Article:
- The movable wheelchairs avoid obstacles on their own
- They sense when the user is tired or stressed
- They also monitor user's heart rate, temperature or other vital signs
New Delh: Indian researchers have developed a novel wheelchair navigation system that can make the movable chairs avoid obstacles on their own and also sense when the user is tired or stressed.
The smart wheelchair could also monitor user’s heart rate, temperature or other vital signs for diagnostic purposes, the researchers said.
Naveen Kumar Malik of the Department of Electronics and Communication at Maharishi Dayanand University in Haryana and VR Singh of the National Physical Laboratory here described the details of their “human inspired cognitive wheelchair navigation system” in the International Journal of Human Factors Modelling and Simulation.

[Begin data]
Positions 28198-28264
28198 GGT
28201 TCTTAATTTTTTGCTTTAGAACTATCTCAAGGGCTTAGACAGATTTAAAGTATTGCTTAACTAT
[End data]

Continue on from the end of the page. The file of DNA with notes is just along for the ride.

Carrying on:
The smart wheelchair controller incorporates enhanced safety features and warning systems to assist users more effectively than any conventional powered wheelchair, the researchers said.
The microcontroller is programmed with an algorithm that has six levels of testing surroundings and the user’s voice to make the wheelchair “smart”, creating what the team described as a cognitive wheelchair navigation system.
The system circumvents several of the problems facing users and carers where conventional unpowered or powered wheelchairs are being used, especially by weaker users or users with cognitive impairment.
The new microcontroller system endows the smart wheelchair with a collision avoidance and warning system, a system to discern emotional distress or drowsiness in the user and provide a warning of possible problems that might arise in such situations to the user or carer.
The team has now built and demonstrated a prototype of their smart wheelchair controller and hopes to commercialise the system.
“The commercial version of the prototyped autonomous wheelchair would reduce the burden on care-giving staff in healthcare industry and improve the quality of life for disabled persons,” the researchers said.